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Romania facts and history in brief

Excerpted from Wikipedia, the free encyclopedia.

Hunedoara (Hungarian: Vajdahunyad, German: Eisenmarkt) is a city in Hunedoara county, Transylvania, Romania.

The city of Hunedoara has the most important Gothic-style secular building in Romania: the castle, which is closely connnected with the Hunyadi family.
The castle was originally a small royal citadel and was given to Vajk (Romanian: Voicu) by King Sigismund of Hungary in 1409.
Vajk's son, John Hunyadi, began enlargement of the castle into a Gothic residence in 1446.
The castle was damaged by fire many times, but underwent successive renovations in the late 19th and early 20th centuries by the architects Imre Steindl, Frigyes Schulek and István Möller.

Besides the Romanian population, there are also ethnic Hungarians and Germans living in Hunedoara.
The city contains many green gardens and old trees flank the streets.
The castle has been turned into a museum following recent reconstruction.
A large dam with tourist facilities is located a few kilometres from the city, up in the mountains.

During the 20th century, Hunedoara increased its population to 86,000 inhabitants.
The city used to contain the second largest steel works in Romania, but this has now closed down.
However the economy of the city is now benefiting from new investment.

External links
Official sites

For a more information about Hunedoara see Wikipedia, the free encyclopedia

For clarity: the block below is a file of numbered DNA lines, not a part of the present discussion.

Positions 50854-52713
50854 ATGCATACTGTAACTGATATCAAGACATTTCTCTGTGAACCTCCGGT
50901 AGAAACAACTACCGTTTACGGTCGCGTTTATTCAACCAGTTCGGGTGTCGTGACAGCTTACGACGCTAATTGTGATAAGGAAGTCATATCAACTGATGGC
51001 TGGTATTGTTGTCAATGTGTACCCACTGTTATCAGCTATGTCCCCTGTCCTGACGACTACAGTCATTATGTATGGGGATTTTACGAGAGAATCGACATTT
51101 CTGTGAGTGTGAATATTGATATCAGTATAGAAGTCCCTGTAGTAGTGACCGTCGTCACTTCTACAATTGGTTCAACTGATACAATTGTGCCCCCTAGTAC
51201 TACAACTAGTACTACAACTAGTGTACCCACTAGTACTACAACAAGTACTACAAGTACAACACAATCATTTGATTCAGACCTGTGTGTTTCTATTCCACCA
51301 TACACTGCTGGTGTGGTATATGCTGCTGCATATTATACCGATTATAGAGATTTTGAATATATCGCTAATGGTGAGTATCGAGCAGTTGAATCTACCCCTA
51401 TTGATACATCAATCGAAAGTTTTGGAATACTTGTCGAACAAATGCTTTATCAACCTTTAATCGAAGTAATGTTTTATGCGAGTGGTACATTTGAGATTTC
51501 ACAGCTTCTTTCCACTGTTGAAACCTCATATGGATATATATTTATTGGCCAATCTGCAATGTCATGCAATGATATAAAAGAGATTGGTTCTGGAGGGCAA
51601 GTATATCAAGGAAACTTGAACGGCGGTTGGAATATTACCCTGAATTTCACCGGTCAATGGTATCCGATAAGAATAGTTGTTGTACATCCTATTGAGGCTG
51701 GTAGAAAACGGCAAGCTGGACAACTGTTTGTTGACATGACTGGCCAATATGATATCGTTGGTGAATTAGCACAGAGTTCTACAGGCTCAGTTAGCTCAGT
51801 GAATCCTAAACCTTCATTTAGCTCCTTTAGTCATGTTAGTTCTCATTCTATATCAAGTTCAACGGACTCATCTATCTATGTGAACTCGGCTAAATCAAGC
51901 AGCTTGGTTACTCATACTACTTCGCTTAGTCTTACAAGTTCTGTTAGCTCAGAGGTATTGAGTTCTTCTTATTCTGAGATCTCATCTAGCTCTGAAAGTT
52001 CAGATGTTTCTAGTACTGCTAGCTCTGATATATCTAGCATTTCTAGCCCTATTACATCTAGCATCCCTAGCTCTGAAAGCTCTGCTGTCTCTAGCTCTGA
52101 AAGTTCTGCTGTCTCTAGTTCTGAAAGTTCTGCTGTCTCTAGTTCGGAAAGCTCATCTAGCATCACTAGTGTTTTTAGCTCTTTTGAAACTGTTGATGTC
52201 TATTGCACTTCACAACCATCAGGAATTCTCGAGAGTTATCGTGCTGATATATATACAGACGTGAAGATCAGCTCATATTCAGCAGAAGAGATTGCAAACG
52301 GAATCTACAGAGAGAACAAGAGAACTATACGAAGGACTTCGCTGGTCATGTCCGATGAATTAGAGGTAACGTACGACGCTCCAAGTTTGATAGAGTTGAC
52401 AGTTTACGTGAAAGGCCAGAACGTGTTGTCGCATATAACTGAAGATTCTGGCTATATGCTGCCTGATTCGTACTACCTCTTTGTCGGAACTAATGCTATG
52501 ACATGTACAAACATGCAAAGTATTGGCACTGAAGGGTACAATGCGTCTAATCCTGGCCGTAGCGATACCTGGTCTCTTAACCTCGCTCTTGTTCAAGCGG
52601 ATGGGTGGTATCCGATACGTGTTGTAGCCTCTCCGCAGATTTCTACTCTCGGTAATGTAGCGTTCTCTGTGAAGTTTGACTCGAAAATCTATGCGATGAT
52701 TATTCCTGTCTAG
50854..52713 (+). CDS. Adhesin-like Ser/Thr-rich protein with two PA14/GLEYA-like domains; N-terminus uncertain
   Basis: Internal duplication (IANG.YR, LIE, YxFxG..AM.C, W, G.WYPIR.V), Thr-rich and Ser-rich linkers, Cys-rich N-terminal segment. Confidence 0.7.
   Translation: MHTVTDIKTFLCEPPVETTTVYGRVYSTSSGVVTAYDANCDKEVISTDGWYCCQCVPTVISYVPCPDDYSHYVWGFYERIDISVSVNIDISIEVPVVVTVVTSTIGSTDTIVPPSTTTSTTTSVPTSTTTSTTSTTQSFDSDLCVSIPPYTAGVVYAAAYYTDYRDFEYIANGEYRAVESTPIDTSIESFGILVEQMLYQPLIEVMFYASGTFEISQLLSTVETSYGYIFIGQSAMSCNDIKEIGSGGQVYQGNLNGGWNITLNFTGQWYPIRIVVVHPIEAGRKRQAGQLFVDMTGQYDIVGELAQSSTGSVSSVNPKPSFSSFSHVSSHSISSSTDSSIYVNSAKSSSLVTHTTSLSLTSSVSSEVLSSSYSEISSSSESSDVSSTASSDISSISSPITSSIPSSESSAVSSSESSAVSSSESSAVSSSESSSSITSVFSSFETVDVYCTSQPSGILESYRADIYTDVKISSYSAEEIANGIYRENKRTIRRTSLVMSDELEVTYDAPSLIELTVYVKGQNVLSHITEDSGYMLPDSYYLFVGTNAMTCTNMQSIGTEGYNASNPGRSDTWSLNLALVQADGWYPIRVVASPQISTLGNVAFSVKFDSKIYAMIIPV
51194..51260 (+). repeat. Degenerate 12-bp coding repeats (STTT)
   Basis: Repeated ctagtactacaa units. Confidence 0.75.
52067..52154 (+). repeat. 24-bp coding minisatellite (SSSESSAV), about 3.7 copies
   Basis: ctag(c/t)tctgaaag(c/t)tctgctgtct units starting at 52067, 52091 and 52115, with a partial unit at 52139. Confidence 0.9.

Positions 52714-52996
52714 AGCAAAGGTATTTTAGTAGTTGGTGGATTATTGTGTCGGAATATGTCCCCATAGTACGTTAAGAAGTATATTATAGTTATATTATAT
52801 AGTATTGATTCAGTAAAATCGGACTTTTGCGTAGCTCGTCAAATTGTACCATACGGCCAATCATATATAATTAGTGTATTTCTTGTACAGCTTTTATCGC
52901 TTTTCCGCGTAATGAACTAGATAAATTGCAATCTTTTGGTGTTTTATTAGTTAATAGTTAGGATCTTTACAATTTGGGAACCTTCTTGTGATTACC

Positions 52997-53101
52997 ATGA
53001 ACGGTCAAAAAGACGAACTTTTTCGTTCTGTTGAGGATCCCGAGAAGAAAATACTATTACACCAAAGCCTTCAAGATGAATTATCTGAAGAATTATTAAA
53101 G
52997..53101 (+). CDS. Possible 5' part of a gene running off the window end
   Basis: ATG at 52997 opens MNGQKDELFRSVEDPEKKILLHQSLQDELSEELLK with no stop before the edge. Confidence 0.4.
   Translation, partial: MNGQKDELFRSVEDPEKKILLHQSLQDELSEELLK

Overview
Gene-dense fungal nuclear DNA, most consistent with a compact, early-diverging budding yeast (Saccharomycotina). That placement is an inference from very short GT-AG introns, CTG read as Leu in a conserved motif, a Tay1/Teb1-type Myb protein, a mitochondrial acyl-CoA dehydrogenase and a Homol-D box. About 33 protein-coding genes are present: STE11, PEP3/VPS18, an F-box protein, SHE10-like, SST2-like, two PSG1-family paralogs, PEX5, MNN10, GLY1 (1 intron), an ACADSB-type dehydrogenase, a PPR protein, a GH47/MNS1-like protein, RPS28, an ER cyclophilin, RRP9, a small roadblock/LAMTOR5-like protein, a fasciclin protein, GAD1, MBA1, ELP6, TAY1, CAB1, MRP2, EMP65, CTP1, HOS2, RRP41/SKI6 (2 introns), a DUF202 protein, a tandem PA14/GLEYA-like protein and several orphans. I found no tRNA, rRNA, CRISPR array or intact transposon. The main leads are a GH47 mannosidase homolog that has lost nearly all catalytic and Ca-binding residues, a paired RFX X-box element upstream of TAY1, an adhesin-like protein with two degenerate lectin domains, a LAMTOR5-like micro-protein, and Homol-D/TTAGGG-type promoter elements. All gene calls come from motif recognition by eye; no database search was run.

This page was retrieved and condensed from (http://en.wikipedia.org/wiki/Hunedoara) November 2005
All text is available under the terms of the GNU Free Documentation License (see Copyrights for details).

About Wikipedia

This information was correct in November 2005. E. & O.E.

Hui Chin and I visited Hunedoara on our way travelling around Romania in 2005 and spent some time to look at this city, due to its strong connection with Hungarian history.

Unfortunately I do not have any of my photos of this place left, although we had four cameras between us and we have taken many, many photos wherever we went, two of my most favoured cameras: a JVC video camera I favoured because of the quality of photos it produced, ease of use and its excellent compression rate, and my Panasonic camera for its miniature size. Both had large, 512 MB SD Cards and many thousands of photos on them were stolen from my bag, later into our trip, by some 'lowlife', with my wallet and money.
You'll see this message a few times, because my JVC and Panasonic cameras' cards had many-many pictures stored on them.


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